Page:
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Twitter Suspends Spammer Sara Cross Account

Twitter user "Sara Cross", aka Sara4877, who raised suspicion in the mind of Senior Technology Consultant at Sophos, Graham Cluley, has 'her/his' Twitter account suspended.

In fact, this suspicion encouraged Cluley took the initiative and posted a blog describing the spammer along with a video clip of Sara. Consequently, Sara stopped distributing malicious spam from "her" account, leading to the eventual freezing of the account.

Moreover, to prevent spammers and the distribution of their messages, Cluley's video clip displays the method of identifying a potential Twitter spammer who might be chasing a user. For instance, if the person following a user owns a fresh account with nil posts, or very little in number and appears to follow users with an identical surname, then it is possible that that account belongs to a spammer.

As the number of users on Twitter grows, spam will become a big problem. This spam, which comes from fake Twitter accounts, chases numerous people each time in anticipation of return e-mails. The messages spammed usually contain links pointing to sales sites, dating sites or even sites containing malicious software.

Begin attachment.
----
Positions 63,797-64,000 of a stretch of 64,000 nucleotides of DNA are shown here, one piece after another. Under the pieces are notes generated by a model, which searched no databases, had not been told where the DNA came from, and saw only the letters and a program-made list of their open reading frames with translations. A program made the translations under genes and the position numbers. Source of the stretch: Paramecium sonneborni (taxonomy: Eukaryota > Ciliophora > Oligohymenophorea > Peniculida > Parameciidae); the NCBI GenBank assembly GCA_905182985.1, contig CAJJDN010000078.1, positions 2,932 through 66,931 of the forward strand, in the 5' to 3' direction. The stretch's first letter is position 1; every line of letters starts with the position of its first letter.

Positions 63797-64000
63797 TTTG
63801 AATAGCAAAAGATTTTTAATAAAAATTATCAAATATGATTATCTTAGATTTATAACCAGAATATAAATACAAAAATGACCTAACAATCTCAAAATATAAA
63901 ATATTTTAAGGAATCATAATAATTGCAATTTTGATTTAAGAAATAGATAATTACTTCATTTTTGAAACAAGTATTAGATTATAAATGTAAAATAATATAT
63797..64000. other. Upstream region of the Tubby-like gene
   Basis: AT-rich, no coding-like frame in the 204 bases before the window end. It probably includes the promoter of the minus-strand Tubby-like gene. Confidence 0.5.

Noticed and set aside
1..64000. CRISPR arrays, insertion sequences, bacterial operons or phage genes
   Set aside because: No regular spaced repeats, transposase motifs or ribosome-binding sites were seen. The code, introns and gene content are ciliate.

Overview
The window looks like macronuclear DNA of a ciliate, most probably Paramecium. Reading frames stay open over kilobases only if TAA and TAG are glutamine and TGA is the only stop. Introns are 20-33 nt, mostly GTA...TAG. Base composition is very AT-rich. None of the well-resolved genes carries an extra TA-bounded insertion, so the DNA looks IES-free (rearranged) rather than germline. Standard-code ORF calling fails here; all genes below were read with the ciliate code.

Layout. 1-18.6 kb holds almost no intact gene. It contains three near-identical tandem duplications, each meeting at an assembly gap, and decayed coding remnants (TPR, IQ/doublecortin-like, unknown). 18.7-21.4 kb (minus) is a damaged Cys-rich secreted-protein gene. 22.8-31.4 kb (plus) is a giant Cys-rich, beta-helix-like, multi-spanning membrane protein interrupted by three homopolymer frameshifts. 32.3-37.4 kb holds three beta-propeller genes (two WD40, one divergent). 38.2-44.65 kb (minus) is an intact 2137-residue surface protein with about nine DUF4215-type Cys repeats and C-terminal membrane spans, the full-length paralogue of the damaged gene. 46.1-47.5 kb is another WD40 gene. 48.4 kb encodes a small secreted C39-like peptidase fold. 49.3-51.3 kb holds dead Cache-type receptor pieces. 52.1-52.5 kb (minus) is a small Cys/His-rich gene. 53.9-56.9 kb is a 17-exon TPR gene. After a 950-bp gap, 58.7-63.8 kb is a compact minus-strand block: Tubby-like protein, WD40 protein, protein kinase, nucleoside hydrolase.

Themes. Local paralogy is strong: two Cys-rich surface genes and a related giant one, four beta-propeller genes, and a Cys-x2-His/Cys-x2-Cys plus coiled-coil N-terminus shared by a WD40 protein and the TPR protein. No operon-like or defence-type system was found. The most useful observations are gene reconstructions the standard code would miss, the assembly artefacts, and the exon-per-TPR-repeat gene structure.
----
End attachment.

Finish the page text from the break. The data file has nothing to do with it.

Cluley further said that the best policy is to stop suspicious e-mail senders like Sara who chase with spam messages. Further, if a user believes he/she has met a spammer, then that person should inform Twitter staff by twittering @spam, as reported by Sophos on January 26, 2009.

Cluley also observes that Twitter should do more in stopping spammers from setting up accounts automatically and employing software to chase people they think of flooding the site with undesirable e-mails. In fact, as Twitter becomes more popular, this issue will only worsen unless Twitter proactively eradicates it.

However, with Twitter suspending "Sara Cross" account so fast, Cluley asked other accountholders to praise Twitter. Meanwhile, it is still unclear as to what number of additional accounts the spammer might have set up in the short duration attack. The attacker had reportedly hacked into around 33 Twitter accounts on January 5, 2009, some of which belonged to celebrities like Barack Obama, Rick Sanchez and Britney Spears.

Related article: Twitter Flaw Compels Victims to Follow Hacker’s Account

» SPAMfighter News - 2/11/2009

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